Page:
Eric Nitardy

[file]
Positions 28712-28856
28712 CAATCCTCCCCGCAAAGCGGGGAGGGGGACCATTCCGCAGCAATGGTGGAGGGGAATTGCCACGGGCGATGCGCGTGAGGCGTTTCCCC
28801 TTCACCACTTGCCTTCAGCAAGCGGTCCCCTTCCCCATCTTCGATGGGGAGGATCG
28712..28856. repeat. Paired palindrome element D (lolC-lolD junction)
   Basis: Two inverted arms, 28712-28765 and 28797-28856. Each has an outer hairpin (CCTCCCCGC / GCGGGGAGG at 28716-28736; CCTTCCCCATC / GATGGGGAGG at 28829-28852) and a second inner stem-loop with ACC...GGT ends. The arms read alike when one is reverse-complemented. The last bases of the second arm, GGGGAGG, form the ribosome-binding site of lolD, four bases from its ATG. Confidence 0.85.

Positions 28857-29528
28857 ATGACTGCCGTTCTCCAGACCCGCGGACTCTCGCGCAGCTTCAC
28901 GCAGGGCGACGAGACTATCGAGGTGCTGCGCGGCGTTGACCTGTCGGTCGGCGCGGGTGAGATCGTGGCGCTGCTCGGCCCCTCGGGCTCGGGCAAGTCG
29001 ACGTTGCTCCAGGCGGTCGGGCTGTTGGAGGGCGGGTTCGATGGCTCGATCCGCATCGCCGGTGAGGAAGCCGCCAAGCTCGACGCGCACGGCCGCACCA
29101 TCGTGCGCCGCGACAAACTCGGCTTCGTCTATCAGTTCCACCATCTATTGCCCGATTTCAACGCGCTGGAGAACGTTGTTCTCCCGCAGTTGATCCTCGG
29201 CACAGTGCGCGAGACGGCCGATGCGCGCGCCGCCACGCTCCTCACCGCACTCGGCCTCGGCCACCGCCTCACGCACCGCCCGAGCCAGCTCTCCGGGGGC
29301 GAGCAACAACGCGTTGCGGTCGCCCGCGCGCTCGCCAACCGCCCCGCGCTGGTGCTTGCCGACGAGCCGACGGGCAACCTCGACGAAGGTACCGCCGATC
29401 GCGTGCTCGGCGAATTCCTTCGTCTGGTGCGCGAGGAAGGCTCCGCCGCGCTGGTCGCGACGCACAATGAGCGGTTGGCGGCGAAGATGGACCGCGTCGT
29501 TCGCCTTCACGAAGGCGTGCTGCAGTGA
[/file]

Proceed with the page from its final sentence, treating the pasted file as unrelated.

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 Mar 15 asked Estimating the Primarithm Mar 13 accepted Linear Algebra of Symmetric Sums: a converse question Mar 13 comment Linear Algebra of Symmetric Sums: a converse question I found a straightforward way to calculate the constant term from the from the powers sums, but I have not found a good way to calculate the discriminant from the power sums. Is the only way to calculate the all the coefficients of the polynomial and then find the determinant of the Sylvester matrix? Mar 12 comment Do equal mean and equal moment imply equal distribution? @user7815: This paper http://ramanujan.math.trinity.edu/wtrench/research/papers/RP-112.pdf by William F. Trench appears relevant. Mar 12 revised Linear Algebra of Symmetric Sums: a converse question added 864 characters in body; added 14 characters in body Mar 12 comment Linear Algebra of Symmetric Sums: a converse question Thank you for your answer. I think that you have resolved the "some of $z_j$'s are zero" issue. There is an algebra error in your $n=2$ non-distinct discussion. The criteria should be $$\frac{1}{2}\mathcal{Z_1}^2=\mathcal{Z_2}.$$ Mar 12 comment Center of gravity of a self intersecting irregular polygon @mixkat: Given your description of the problem, finding the centroid of the polygon your group forms seems like overkill. Treat each person like a point mass and find the center of mass of your collection of points as: $$\left(\frac{\sum_{i=0}^n x_i}{n}, \frac{\sum_{i=0}^n y_i}{n}\right).$$ Mar 12 comment Linear Algebra of Symmetric Sums: a converse question My question is: given only the $\mathcal{Z_k}$'s and that $x=(1,1, \dots, 1)$ can I tell if the matrix $M$ is singular or not? Mar 11 asked Linear Algebra of Symmetric Sums: a converse question Mar 10 revised From baby Hartshorne: showing the exterior of a circle is segment connected Fixed an erroneous statement in the second proof, clarified the third proof, and added an illustration.; added 6 characters in body Mar 10 comment Equidecomposability of a Cube into 6 Trirectangular Tetrahedra Just making sure everyone is aware: the easiest generalization of the 2-dimesional splitting of a square into two right triangles comes out of noting that you can split the square region ($0y$ and $y>x$. This generalizes to 3 dimensions by splitting the cubic region (\$0